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Our Police Officers & Some of the Real Problems On The Force

Bahamas, recognise this please. Police officers, other uniformed branches and public officers are not supposed to speak out publicly against the government of the day or get involved in public political debates or activities. In fact, the law prohibits them from doing so. So, just because you don’t hear them go to the media and speak doesn’t mean they are not going through certain major challenges – they just are not allowed to say so openly.

A 12-hour shift should not be worked continuously without the number of rotational days off recommended by the medical community and occupational health community for the health and safety of a shift-worker and his/her workplace. Have you ever worked 12-hour shifts for your job? I did for 2 years – it’s no joke.

There is documented scientific evidence of what this type of shift work does to the human body over time, and the more rigorous the work involved, the more of a health hazard it presents on such shifts. Policing, especially street policing, is rigorous and dangerous work. Police officers on 12-hour shifts must be given the appropriate days off for their own safety and the public’s safety. This is not about politics Bahamas, this is about medical and occupational health and safety and pure common sense.

Even before the 12-hour shifts, the police were already dealing with other major challenges due to what the government claims is “a lack of funds”. Take the training of new police officers as one example. When the government came to power, it met approximately 90 recruits already trained under the previous government who were ready to be graduated into the Force. Those officers were inducted. Since then though, the Force has not held a single training squad yet for new recruits. About 4 to 5 training squads usually take place each year, 30 officers per squad, to continually grow the Force.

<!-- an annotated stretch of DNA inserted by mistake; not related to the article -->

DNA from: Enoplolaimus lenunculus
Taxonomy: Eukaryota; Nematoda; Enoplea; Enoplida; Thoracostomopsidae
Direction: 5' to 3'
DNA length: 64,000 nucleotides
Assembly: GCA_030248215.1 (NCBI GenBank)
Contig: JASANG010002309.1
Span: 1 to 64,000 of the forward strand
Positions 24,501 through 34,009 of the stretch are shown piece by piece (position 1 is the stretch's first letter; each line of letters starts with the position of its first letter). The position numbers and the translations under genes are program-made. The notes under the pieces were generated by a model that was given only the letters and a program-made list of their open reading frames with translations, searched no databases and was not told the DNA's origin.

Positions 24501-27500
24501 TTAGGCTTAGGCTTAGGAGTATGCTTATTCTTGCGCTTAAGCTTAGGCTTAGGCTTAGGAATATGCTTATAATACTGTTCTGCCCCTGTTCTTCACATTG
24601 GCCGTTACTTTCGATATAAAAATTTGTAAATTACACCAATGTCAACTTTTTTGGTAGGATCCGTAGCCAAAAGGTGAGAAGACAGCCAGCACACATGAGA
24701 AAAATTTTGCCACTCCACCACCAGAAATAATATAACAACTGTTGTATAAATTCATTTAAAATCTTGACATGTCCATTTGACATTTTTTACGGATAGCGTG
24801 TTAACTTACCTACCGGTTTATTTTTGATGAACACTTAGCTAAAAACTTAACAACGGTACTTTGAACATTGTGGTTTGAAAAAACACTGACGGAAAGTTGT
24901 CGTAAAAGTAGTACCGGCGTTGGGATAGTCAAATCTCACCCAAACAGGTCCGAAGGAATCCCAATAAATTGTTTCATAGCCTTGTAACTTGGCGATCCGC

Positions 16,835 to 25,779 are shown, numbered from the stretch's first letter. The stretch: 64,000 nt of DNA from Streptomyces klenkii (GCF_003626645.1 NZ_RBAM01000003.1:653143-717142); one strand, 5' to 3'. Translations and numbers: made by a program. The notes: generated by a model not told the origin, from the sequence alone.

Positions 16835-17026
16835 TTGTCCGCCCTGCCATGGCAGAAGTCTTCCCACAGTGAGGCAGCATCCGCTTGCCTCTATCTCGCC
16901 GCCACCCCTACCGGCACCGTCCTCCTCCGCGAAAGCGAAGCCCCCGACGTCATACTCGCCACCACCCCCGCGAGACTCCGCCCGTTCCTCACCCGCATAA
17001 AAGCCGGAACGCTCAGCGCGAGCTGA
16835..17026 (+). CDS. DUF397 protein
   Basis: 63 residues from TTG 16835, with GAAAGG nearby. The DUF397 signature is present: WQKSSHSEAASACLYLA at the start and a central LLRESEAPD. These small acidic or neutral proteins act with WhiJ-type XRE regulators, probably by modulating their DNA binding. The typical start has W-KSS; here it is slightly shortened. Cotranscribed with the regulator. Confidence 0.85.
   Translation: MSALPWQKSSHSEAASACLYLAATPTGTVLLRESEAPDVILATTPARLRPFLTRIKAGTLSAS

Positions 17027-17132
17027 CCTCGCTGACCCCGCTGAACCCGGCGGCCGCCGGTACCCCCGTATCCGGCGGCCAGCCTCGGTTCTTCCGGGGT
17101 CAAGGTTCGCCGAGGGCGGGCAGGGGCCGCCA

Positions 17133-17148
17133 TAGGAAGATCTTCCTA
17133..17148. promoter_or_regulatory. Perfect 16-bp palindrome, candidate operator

Then there are our police cars. Scores of police cars are out of commission or in need of various repairs that are sitting at the Police Garage untouched, as the government claims it has no money to repair the vehicles. A simple tire on a police car cannot be immediately fixed – again due to the government’s claim of lack of funds.

Police supplies have been scarce now for many months, right down to uniforms, socks and shoes – all government issued items for officers. Police uniforms and attire are not bought in a regular clothing store, they are manufactured by vendors. The vendors who manufacture our officers’ uniforms have reportedly stopped doing so because the government has not paid them. So, the police supply room has been empty for quite some time.

Police officers have been calling in sick in significant numbers even before the 12-hour shift system was instituted. Police reservists were going months with no pay. The police are not allowed to go public with all of this information and more, but these are just a few of the significant problems facing the Royal Bahamas Police Force at the hands of the government who is telling everyone the Treasury has no money. Our police officers are critical. Crime is critical. This is critical.

The government has borrowed over $1 billion ($1,000,000,000) in a year, yet the country’s key institutions are struggling due to “lack of funds” – this while Ministers are continuing to spend spend spend, travel the world with entourages of friends and cronies and dish out unknown expenditures – refusing to tell the nation where our tax dollars are going.

Bahamas, we cannot go on like this.

Sharon Turner

Posted in Opinions

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